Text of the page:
After 2003, lowest number of pilgrims visit Amarnath
As many as 2.20 lakh pilgrims paid obeisance at the Amarnath cave shrine, situated at a height of 3,880 metre in south Kashmir Himalayas, as the annual 48-day pilgrimage will conclude on Thursday on the occasion of Shravan Purnima (Raksha Bandan).india Updated: Aug 18, 2016 11:24 IST
As many as 2.20 lakh pilgrims paid obeisance at the Amarnath cave shrine, situated at a height of 3,880 metre in south Kashmir Himalayas, as the annual 48-day pilgrimage will conclude on Thursday on the occasion of Shravan Purnima (Raksha Bandan).
The number of pilgrims visiting the shrine, passing through the snow glaciers and the ice-cold waters, decreased this year after violence gripped the Kashmir valley, following the killing of Hizbul Mujahideen commander Burhan Wani in an encounter in south Kashmir’s Kokernag on July 8, just a week after the commencement of the pilgrimage.
The number of pilgrims this year, comes after 1.70 lakh yatris who visited the cave shrine in 2003. On an average, 3.50 lakh pilgrims have performed the yatra annually in the past three years.
The record breaking number of devotees (6.35 lakh) visited the cave shrine in 2011 and 2012 comes at second position with 6.22 lakh devotees.
The custodian of ‘Chhari Mubarak’ (Lord Shiva’s mace), mahant Dipendra Giri said that the situation in the valley has affected the flow of yatris to the shrine. “The number of pilgrims this year is the lowest in the past 10 years,” he said before leaving from Srinagar along with the mace, on August 13, to reach the cave on Thursday.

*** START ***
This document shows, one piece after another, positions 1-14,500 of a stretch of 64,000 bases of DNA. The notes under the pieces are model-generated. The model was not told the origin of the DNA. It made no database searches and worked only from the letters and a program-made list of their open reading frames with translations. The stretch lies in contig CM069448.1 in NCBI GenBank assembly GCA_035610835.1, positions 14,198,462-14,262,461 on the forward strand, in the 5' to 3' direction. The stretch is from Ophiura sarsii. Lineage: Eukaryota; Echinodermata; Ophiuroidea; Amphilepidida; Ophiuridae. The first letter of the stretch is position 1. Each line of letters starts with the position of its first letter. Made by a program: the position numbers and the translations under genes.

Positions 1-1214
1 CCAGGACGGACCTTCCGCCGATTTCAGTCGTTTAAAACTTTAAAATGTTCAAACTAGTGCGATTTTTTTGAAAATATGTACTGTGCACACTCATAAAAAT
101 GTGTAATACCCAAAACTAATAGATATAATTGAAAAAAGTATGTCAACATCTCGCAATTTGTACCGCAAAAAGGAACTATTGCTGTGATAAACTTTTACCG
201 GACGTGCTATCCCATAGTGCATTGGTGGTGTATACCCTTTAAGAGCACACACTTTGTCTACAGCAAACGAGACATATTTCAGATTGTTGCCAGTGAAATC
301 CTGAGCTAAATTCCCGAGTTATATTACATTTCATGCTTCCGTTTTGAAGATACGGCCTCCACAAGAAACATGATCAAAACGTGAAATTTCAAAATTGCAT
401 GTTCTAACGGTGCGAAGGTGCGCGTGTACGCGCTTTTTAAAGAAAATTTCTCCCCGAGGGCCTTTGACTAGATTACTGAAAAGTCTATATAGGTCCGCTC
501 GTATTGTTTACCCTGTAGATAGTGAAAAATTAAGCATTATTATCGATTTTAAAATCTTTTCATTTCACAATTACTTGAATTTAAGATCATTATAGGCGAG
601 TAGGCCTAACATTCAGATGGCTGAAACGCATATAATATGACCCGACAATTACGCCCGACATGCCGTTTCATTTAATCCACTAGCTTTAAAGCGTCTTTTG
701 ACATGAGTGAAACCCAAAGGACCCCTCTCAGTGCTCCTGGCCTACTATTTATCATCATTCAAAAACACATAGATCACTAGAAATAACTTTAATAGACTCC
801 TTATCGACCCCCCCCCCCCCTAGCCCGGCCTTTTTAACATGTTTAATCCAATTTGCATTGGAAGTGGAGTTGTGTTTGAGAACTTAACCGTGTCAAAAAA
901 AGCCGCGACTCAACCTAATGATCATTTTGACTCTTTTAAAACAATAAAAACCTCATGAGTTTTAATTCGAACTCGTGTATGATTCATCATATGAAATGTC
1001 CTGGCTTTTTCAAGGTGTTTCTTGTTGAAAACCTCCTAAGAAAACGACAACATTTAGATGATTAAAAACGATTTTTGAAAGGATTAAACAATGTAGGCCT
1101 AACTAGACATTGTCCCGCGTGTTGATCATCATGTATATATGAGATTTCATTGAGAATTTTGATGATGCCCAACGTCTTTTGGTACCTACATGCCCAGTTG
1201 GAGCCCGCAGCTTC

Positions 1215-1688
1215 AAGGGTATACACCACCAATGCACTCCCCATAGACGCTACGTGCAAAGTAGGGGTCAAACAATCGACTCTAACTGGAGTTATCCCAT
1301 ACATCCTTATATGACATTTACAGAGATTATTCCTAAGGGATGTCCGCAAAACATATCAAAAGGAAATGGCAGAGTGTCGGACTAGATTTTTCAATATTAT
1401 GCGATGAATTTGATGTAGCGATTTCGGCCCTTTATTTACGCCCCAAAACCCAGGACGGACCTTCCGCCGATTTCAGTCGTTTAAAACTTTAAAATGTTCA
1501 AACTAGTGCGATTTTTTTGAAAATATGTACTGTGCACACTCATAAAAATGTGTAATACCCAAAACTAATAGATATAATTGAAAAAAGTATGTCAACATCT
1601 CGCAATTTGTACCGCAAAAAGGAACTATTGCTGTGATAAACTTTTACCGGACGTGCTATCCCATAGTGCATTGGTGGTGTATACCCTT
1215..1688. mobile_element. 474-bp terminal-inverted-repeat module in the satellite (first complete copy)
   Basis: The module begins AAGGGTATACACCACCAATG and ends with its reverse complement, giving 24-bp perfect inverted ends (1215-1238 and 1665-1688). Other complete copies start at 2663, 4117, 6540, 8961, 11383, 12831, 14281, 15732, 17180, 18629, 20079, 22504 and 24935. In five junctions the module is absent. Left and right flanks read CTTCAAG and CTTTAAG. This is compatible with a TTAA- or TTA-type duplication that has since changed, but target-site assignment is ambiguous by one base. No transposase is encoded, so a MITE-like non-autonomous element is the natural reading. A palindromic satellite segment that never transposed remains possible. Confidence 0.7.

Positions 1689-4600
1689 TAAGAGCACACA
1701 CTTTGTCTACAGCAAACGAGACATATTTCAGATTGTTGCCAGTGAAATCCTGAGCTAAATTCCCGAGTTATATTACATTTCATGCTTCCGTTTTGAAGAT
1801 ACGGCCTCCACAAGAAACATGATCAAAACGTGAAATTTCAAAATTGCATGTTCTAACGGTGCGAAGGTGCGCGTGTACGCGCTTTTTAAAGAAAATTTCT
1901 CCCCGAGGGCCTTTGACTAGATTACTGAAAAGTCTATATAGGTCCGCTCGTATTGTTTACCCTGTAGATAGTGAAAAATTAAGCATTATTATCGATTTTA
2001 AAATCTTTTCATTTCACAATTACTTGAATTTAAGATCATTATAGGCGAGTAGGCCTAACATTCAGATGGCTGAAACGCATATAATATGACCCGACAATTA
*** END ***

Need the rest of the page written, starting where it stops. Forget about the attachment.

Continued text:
To contain the spiraling protests after Wani’s death, authorities have imposed a curfew, restricting the movement of people and vehicles, which is continued till date, as situation has failed to improve on ground. The unrest was aggravated by the use of assault rifles and shotguns by security forces leading to the killing of 63 civilians and two cops.
Owing to the unrest, the yatra was suspended for some days in the second week of July, but was continued amid tight security thereafter. Despite the unrest, particularly in south Kashmir, which is a route of the yatra, no hindrances were created from any side for the visiting pilgrims.
In-fact, a heartwarming-news emerged during the yatra as to how a group of local Kashmiris saved the lives of many Amarnath yatris injured in an accident.
On July 13, despite curfew and violence, locals had come out to the rescue of a group of pilgrims after a mini-bus that they were travelling in, met with an accident at Sangam near Bijbehara in south Kashmir’s Anantnag district.
A pilgrim and the driver of the mini-bus had died of injuries after the vehicle, returning from Baltal base camp, met with an accident in Sangam. More than 20 others had been trapped under the bus but were then rescued by the locals and taken to hospital.